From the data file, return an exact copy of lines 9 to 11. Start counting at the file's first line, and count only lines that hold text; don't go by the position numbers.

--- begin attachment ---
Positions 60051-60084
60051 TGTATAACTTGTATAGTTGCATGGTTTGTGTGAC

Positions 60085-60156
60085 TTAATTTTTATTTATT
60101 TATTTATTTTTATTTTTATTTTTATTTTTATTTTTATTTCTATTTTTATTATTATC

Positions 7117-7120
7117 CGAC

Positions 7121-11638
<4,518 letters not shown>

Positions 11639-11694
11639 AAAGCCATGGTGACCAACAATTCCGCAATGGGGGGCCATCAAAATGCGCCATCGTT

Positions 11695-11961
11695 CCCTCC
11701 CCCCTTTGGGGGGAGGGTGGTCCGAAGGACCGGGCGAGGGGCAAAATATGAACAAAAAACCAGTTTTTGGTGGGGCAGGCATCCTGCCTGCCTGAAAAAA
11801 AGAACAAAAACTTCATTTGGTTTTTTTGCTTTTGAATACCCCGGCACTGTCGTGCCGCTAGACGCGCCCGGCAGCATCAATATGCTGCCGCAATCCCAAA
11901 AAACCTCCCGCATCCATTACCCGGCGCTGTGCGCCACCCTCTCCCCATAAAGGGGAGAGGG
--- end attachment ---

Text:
<4,518 letters not shown>

Positions 11639-11694
11639 AAAGCCATGGTGACCAACAATTCCGCAATGGGGGGCCATCAAAATGCGCCATCGTT